Bill Keen is an artist, sculptor and craftsman. The Moose Jaw-area resident has been creating one-of-a-kind metal wall hangings for 46 years, and each piece is unique, original and inspired by his love of nature.
“Sculptured trees have become my signature work,” he says. “The elements of nature can affect the design of our surroundings. This is especially true for trees. Trees need to withstand wind, snow and drought, causing them to turn into interesting shapes in order to endure.”
Keen comes by his talents naturally. His father, Paul Keen farmed in the Montmartre district, about 100 kilometres southeast of Regina. From his farm workshop, Paul built and repaired his own farm equipment as well as that of his neighbours. “My father was a farmer first, but he loved inventing, designing and building things. If he couldn’t fix it, he’d make it,” Keen says.
Eventually Keen’s father purchased a machine shop in town and did double duty as a farmer and machine shop owner. “The farmers from a large surrounding area loved Paul Keen because he was a farmer too, and understood their needs. My dad became an excellent self-taught machinist and skilled metal worker using various welding equipment he made himself or bought new.”
Assisting and observing his father had a direct influence on Keen as a youth. By the time he was 18, he had created dozens of metal artworks in ornamental railings and smaller art pieces.
Keen knew, however, that changes taking place in agriculture would affect his father’s work and there might not be a future for him there. He also realized the importance of education, so after graduating from high school, he earned a journeyman’s certificate in arc and gas welding. He went on to receive a BA and a B.Ed. degree with a technical vocation major, and became a high school instructor teaching industrial arts, a career that lasted 29 years. As much as he enjoyed teaching, his real love was creating works of art using metal.
Keen’s artistic journey began in 1970 when he entered his first piece in a national contest and won second place. Inspired by his success and encouraged by friends, Keen forged ahead. His first art show — Bazzart in Regina — was another success, prompting him to attend more shows and exhibits.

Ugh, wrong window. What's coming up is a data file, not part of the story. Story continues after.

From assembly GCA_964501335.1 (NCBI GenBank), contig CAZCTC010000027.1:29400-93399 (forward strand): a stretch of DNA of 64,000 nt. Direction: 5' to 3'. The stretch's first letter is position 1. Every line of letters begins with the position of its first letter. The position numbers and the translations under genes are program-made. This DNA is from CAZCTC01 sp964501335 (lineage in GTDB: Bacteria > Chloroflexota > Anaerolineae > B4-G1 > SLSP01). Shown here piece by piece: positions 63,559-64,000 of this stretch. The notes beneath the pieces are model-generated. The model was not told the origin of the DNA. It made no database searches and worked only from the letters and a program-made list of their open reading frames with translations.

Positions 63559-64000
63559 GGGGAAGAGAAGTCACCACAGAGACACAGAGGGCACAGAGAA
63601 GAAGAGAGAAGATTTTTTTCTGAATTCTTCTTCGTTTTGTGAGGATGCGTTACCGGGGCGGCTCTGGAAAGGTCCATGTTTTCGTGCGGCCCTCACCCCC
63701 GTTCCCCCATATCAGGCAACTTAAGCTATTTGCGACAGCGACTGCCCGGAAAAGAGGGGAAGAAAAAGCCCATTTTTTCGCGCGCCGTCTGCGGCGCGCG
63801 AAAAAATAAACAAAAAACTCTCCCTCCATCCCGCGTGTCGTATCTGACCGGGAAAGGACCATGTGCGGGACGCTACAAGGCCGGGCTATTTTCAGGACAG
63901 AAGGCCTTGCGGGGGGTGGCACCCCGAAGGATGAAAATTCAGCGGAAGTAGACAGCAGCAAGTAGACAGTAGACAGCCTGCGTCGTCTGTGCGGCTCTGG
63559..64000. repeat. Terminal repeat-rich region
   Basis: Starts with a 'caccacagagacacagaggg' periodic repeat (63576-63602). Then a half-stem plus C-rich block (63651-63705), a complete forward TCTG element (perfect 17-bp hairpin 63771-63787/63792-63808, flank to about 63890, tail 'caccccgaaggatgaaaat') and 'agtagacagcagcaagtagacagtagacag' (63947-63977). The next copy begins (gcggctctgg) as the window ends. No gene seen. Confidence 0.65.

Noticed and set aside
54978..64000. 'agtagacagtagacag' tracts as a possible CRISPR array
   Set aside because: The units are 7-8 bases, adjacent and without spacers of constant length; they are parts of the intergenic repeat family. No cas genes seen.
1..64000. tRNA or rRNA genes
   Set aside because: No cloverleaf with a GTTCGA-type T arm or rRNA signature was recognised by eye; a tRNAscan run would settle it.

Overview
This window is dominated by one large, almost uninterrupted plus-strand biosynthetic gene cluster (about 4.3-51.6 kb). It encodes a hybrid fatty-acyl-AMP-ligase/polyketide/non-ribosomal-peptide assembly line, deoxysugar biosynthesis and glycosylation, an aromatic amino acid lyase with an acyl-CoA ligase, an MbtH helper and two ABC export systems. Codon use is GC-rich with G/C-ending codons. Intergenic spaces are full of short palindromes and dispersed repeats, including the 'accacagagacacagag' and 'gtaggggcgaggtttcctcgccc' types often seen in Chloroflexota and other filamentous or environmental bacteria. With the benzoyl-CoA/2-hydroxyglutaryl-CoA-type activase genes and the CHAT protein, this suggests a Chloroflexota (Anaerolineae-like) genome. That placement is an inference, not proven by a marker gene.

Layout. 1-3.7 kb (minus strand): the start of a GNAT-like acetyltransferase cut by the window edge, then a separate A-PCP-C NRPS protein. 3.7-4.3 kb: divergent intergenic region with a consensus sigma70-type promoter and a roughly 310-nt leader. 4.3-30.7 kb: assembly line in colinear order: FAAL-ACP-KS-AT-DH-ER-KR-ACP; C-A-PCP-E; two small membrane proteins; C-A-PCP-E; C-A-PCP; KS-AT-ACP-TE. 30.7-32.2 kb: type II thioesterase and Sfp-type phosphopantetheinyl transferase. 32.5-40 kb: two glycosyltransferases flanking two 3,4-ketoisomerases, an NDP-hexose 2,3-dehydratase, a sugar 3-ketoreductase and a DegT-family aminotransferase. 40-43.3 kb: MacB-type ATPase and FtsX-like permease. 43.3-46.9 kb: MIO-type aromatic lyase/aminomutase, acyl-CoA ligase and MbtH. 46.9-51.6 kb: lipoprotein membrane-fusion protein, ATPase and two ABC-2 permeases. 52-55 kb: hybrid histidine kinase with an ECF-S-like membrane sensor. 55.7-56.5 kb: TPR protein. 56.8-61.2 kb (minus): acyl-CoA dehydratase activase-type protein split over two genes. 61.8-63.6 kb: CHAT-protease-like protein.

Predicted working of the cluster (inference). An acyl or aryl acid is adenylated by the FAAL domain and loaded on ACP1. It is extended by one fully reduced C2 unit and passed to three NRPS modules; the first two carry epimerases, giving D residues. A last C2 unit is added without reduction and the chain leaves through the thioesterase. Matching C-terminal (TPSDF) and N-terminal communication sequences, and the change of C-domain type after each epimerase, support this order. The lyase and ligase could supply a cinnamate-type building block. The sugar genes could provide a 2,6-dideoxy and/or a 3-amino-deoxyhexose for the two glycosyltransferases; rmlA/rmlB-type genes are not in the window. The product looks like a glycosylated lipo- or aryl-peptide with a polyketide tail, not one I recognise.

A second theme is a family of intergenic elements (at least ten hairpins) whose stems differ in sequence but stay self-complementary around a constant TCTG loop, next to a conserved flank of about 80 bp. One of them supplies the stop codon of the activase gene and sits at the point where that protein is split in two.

A piece usually begins with an idea, which Keen conceptualizes and occasionally sketches out on paper. All the works are individually sculptured by heating, bending, twisting, and welding pieces of formed steel together. Next, the sculpture is cleaned and undercoated, and is then ready for painting.
Initially Keen used copper, stainless steel and brass, relying on the metal, heat and mild acids to create colour in his work. This method was costly, difficult to control and he was often not satisfied with the final finish. “I stopped using these metals and felt using raw steel was the best medium for what I wanted to achieve. It was at this time, in the late 1980s, that his partner Laurette started to paint and add colour to my work.
“Laurette, my partner of 50 years, an artist herself, has always had a hand in my work. In the early years, she would critique my work and say what she liked and didn’t like. Therefore, the work was never shown until we both felt satisfied that it was complete,” Keen said.
The couple has attended many shows across Saskatchewan over the last 40 years. About 10 years ago they added a private gallery in their home, where visitors can view their work by appointment. They have done many custom pieces for private homes, businesses and corporations, and the latest was a “Memorial Tree” for SGEU (Saskatchewan Government and General Employees’ Union) in remembrance of all the people who have lost their lives on the job.
“I love my work and it means everything to me. When people like it and actually spend their hard-earned money to buy it, it gives me a very special feeling. If you love what you do and it gives purpose to your life, what more could you want?”
For more information visit wckmetalartist.ca.